The heavens open this month, as the highest rainfall of the year hits Ireland—but fall colors brighten the moors, hills, and forests and the sun still shines some of the time. When it does, the weather can be the most beautiful of any time of year, particularly with hardly any other travelers around. Beware of long hikes in the increasing mud, and be sure to have a 'plan B' available for the likely damp days: great music and arts festivals in Cork and Dublin this month are helpful options.


Fall is properly here this month, so while there are still some bright sunny days and glorious fall colors, there is also a chill to the air, especially at night, and the highest rainfall of the year.

Killarney & Southwestern Ireland

October sees the highest rainfall of the year in this region, with averages of 5 inches (133 mm) falling through the month. Temperature-wise, it's cool but not cold, with an average low-high range of 50°F-57°F (10°C-14°C), and the sun does still regularly show itself, with the average number of daily sunshine hours (four) actually on a par with any month of the high season. 

Dublin & Eastern Ireland

This month sees rainfall surge to its joint highest of any month (3.14 inches/ 80 mm), and average monthly temperatures drop to a range of 46°F-55°F (8°C-13°C). Some sun does emerge to bathe the region in some glorious, but brief periods of weather, but you are also going to need to find a few indoor activities as well as outdoor ones.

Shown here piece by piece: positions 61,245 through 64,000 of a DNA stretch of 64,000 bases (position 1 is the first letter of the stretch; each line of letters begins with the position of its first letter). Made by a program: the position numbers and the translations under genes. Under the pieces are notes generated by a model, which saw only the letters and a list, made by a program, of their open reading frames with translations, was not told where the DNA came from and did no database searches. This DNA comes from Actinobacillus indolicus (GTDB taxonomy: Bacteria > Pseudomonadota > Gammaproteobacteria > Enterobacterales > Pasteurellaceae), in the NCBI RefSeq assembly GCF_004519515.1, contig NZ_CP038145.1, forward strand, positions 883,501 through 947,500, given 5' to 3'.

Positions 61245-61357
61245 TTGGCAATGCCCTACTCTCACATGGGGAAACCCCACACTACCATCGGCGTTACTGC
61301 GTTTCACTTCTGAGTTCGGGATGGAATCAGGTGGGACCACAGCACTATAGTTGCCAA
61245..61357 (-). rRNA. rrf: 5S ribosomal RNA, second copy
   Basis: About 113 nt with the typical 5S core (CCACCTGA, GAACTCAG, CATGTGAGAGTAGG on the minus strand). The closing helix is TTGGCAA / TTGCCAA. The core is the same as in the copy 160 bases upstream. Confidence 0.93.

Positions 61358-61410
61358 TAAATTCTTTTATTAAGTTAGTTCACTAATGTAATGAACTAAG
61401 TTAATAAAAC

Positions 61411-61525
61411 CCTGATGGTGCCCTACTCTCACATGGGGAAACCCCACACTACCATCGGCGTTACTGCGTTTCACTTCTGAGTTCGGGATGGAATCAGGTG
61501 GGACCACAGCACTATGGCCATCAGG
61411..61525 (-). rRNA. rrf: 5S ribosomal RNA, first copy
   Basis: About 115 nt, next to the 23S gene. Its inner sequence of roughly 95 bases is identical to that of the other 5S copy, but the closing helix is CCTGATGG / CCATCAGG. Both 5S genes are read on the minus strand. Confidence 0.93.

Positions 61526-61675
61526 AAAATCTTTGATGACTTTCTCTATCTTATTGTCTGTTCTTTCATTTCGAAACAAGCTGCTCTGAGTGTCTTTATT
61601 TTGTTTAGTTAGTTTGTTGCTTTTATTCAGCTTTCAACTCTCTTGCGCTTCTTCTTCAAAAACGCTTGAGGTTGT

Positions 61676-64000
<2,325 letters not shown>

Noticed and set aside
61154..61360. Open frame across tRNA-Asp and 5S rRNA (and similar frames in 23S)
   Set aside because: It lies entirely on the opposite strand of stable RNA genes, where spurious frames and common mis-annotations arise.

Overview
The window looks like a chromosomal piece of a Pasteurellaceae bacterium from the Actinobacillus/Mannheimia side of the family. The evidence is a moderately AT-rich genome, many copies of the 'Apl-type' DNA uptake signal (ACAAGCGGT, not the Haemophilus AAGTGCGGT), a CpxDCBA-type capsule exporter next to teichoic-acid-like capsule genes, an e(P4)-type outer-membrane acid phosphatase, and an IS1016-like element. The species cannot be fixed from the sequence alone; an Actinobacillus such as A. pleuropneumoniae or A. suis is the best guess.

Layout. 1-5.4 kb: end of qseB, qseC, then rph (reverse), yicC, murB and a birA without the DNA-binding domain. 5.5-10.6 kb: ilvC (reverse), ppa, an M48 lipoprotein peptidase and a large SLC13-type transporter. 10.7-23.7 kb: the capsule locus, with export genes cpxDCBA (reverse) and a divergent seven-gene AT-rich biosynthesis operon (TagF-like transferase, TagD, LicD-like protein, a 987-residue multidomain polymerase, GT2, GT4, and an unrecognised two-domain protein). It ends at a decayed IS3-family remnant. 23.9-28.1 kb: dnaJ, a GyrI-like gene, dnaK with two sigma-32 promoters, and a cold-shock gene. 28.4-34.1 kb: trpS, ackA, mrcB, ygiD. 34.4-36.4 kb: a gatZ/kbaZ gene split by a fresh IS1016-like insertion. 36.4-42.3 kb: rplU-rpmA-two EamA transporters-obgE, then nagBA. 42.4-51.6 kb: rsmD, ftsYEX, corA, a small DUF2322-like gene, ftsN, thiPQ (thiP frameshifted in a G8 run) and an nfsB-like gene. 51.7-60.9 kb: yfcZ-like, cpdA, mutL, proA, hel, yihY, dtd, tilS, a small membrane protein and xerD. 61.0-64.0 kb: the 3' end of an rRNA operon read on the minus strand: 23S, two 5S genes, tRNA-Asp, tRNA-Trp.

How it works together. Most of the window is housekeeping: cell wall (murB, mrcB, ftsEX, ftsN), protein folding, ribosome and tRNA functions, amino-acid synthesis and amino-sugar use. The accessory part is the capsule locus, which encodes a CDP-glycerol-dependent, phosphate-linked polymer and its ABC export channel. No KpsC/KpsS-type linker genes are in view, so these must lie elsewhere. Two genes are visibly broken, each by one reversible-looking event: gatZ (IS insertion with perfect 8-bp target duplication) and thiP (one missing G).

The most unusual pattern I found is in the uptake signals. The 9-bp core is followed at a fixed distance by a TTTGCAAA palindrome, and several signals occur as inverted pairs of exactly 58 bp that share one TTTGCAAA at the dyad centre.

Belfast & Northern Ireland

By far the year's heaviest rainfall in the Belfast area (3.5 inches/ 90 mm), reduced hours of sunshine (just three), and plummeting temperatures with average lows of 41°F (5°C) and average highs of 55°F (13°C), mean that it's more appealing to spend time inside in Northern Ireland this month than it is outside. Some sunny weather may remain, but work out where your nearest shelter is on long hikes even in sunny spells as the weather changes rapidly at this time. The positive for outdoors lovers is the beautiful fall colors in the woods and forests. 

Crowds & Costs

Visiting Ireland in October is a good trade-off between weather (still with some sunny spells) and crowds, which are far lower than they were in the summer (except for the mid-term school break, where tourist numbers rise again briefly). Key accommodations almost always have availability this month, and attractions are pleasantly free of other visitors. Because of the reduction in visitors, accommodations will often offer significantly lower rates. The downside of a visit in October is that this is the first month outside the regular April-September high season, and some accommodations and attractions may close for winter.